HJTA Files Initiative to Repeal the Death Tax Imposed by Proposition 19

SACRAMENTO—The Howard Jarvis Taxpayers Association filed an initiative with the attorney general’s office on Thursday that aims to reverse the tax increase on parent-child transfers of property that was part of Proposition 19, a constitutional amendment narrowly passed in November 2020.

“Many voters did not realize that Prop. 19 took away constitutional protections that allowed families to keep properties that parents had worked hard to acquire,” said Jon Coupal, president of HJTA and the proponent of the initiative. “In communities across California, families are seeing their decades-long plans for generational wealth-building destroyed by a massive tax increase on properties they intended to pass to their children.”

Proposition 19 repealed Proposition 58 (1986), which allowed parent-child transfers of a home and a limited amount of other property without triggering reassessment and a property tax increase. It also repealed Proposition 193 (1996), a measure approved by voters to extend the same tax rules to transfers of property between grandparents and grandchildren if the children’s parents were deceased.

Under Prop. 19, all transferred properties are reassessed to market value as of the date of transfer except for a primary residence that becomes the permanent primary residence of the transferee within one year, and some family farms.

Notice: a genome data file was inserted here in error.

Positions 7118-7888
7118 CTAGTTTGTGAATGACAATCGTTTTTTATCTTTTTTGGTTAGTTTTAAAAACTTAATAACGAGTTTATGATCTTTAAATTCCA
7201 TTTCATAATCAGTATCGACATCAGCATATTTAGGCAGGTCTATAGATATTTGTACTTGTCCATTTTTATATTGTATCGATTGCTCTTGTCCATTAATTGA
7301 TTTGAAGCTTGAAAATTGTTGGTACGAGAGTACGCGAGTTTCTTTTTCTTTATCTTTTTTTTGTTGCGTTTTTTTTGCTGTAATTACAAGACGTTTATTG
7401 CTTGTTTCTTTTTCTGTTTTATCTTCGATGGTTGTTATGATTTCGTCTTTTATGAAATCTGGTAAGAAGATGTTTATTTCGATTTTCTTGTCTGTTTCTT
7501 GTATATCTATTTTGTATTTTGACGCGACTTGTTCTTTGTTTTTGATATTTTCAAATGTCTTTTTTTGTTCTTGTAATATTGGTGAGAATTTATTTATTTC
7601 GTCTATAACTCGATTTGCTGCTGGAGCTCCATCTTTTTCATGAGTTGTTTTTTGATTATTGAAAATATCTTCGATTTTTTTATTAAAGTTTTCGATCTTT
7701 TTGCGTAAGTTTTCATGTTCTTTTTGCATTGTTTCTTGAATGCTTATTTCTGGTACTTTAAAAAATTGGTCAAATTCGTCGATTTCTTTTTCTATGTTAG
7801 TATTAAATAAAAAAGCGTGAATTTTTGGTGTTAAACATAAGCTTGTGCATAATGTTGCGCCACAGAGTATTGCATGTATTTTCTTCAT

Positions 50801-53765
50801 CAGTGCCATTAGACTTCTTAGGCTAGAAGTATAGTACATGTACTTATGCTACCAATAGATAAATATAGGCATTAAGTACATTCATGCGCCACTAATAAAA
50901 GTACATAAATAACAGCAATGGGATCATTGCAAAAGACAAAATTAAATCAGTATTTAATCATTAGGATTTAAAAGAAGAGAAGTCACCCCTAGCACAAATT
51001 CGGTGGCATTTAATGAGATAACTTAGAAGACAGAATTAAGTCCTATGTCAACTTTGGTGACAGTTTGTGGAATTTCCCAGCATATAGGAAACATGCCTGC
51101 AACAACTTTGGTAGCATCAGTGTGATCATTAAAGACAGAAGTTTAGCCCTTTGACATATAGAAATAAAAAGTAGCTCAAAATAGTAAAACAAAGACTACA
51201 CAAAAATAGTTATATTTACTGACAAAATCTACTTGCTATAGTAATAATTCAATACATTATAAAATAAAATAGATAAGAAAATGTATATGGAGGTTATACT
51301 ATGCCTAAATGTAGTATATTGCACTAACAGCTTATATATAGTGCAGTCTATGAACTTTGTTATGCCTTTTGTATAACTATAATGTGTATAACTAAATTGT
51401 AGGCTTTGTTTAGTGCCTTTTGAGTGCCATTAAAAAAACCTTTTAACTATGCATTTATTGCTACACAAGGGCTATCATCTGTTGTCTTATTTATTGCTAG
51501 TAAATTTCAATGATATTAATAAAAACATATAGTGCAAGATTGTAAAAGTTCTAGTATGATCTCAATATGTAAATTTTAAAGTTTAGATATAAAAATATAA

“Children grieving the loss of a parent shouldn’t receive shocking tax increases on their family’s property,” Coupal said. “The Repeal the Death Tax Act will restore Propositions 58 and 193 to the state constitution.”

The initiative is No. 21-0015 and is awaiting title and summary from the attorney general. More information is available at HJTA.org/Reinstate58.


About the Howard Jarvis Taxpayers Association – HJTA, founded in 1978, is the most influential taxpayer advocacy group in California. It was the proponent of Proposition 13, the state’s iconic tax limitation measure, as well as the 1996 Proposition 218, the Right to Vote on Taxes Act. With offices in Sacramento and Los Angeles, HJTA regularly informs its hundreds of thousands of members about issues of concern related to taxes in California.